When I stood up, a mother and young daughter appeared magically before me.  We stared at each other for a few seconds, confused, trying to recall why we look so familiar.

Then, like in the scene with Drew Barrymore and “ET,” we screamed simultaneously in disbelief of the encounter.  Phuong flung her arms around me; I almost crushed her prosthesis in the hug.  Hearing all the excitement and commotion with the only Caucasian on the street, a crowd of women gathered around us.  I asked if anyone spoke English, but not here.  So I gave Mrs. Thuong some dong and gestured to buy food with it.  Then I took Phuong’s hand and walked to the fruit section.  I gestured while speaking in English that she should pick out her favorite fruits. She didn’t understand, but fortunately one woman who had just arrived understood and translated.  Phuong picked tangerines, so I bought her a bag with the last few dong in my wallet. 

 The child was so excited jumping up and down, gesturing to me and her mother that now we must cross the street and walk along the picturesque boardwalk.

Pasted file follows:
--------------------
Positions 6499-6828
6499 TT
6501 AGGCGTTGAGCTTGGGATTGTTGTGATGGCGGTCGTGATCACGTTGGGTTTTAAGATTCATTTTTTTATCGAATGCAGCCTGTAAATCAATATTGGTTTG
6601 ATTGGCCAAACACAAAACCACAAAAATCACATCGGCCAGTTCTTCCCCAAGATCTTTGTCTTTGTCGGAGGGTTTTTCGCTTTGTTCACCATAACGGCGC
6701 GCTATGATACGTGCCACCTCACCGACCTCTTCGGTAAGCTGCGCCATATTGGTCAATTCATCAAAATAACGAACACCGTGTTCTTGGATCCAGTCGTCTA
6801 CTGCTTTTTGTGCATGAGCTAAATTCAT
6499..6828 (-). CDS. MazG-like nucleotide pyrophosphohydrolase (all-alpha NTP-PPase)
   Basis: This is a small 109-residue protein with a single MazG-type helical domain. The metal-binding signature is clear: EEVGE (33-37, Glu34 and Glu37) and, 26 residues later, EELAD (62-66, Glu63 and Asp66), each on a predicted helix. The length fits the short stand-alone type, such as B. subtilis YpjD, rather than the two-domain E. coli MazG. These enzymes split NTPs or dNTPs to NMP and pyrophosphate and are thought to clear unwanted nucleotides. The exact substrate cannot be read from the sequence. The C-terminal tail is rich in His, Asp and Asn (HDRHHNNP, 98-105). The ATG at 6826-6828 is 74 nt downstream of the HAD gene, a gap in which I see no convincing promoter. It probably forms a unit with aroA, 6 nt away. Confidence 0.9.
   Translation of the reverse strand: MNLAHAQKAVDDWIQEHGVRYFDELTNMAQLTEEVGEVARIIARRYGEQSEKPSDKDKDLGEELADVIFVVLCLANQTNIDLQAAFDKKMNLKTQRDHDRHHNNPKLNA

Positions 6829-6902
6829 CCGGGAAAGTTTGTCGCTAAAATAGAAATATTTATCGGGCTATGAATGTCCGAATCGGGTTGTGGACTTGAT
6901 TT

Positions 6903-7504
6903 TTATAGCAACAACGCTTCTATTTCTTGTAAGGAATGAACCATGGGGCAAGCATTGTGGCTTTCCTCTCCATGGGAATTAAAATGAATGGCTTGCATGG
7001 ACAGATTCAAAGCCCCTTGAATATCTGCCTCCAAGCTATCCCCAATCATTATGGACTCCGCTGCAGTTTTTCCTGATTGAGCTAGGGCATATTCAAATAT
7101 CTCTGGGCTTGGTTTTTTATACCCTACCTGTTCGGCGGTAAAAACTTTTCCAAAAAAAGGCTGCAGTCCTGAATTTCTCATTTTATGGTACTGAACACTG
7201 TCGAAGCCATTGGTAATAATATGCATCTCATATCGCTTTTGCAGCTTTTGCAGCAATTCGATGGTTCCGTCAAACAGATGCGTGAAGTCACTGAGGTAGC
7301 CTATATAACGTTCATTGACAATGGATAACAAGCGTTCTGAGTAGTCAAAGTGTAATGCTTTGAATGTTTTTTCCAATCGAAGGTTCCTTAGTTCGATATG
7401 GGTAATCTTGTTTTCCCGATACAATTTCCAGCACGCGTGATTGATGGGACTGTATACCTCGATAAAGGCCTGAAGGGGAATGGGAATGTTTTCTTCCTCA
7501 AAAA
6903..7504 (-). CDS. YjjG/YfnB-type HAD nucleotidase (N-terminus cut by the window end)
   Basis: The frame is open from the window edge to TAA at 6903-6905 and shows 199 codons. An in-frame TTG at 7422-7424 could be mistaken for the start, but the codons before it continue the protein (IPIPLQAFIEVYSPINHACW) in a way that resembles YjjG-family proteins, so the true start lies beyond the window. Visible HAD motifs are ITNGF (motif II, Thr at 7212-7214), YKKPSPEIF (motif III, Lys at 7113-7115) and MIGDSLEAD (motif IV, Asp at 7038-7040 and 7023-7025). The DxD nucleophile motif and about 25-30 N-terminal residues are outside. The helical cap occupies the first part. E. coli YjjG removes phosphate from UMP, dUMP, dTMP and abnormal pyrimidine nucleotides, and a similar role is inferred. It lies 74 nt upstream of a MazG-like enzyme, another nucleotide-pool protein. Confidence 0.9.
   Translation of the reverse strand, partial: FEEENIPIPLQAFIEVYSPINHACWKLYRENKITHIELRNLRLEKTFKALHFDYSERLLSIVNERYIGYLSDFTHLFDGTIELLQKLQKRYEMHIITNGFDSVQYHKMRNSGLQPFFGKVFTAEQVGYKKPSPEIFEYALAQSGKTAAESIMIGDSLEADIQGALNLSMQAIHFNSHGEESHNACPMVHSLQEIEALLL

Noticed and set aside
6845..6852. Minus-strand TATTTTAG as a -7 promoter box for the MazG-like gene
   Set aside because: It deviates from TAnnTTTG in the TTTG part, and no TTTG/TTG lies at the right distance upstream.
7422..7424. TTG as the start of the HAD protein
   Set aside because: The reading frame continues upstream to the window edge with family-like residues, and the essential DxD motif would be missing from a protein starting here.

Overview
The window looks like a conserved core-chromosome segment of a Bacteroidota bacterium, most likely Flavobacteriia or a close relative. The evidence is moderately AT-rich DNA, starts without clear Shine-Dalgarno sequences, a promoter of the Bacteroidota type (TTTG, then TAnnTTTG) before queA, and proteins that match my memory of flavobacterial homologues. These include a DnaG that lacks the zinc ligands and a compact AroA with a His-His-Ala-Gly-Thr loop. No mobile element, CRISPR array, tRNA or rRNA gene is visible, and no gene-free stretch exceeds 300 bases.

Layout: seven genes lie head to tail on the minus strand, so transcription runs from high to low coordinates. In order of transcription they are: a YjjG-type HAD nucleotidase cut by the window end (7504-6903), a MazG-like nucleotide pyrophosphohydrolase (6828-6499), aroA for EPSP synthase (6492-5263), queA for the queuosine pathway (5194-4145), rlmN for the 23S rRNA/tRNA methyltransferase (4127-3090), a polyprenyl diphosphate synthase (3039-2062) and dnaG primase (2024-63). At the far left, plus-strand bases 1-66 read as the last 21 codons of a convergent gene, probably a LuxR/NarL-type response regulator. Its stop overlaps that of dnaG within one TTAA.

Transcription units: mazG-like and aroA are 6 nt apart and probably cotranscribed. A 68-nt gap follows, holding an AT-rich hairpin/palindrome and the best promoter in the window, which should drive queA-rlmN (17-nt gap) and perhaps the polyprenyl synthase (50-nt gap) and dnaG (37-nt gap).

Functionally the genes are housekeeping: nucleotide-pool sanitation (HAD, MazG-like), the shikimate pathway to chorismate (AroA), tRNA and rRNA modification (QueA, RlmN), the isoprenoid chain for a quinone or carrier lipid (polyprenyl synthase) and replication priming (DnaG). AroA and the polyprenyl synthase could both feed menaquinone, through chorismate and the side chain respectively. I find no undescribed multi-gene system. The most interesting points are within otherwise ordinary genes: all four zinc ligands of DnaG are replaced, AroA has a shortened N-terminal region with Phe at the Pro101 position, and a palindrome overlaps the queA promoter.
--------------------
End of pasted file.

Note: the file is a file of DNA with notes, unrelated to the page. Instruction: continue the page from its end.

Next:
She placed the tangerines and her drawing paper and pencil on a stone table there, where her mother parked the rusty old bike that brought them. They were undisturbed by passers by.   Despite her disability, Phuong flittered from statute to statue nimbly climbing them all along the boardwalk as I snapped photos of her.

Like a kid in an amusement park, we rushed to keep up with her.  

 Mrs. Thuong spoke excitedly to me in Vietnamese, which I don’t understand, so I stopped a trendy-looking young woman observing us with curiosity and asked if she spoke English.  “A little bit.” 

“Great, please ask this mother what she is trying to tell me.”

“She said her family has a lot of problems.  But she is so happy to see you.  She wants a photo with you.”

“I already have photos with her and her daughter taken at their house today.  See, in my digital camera. Maybe I can mail them to her.”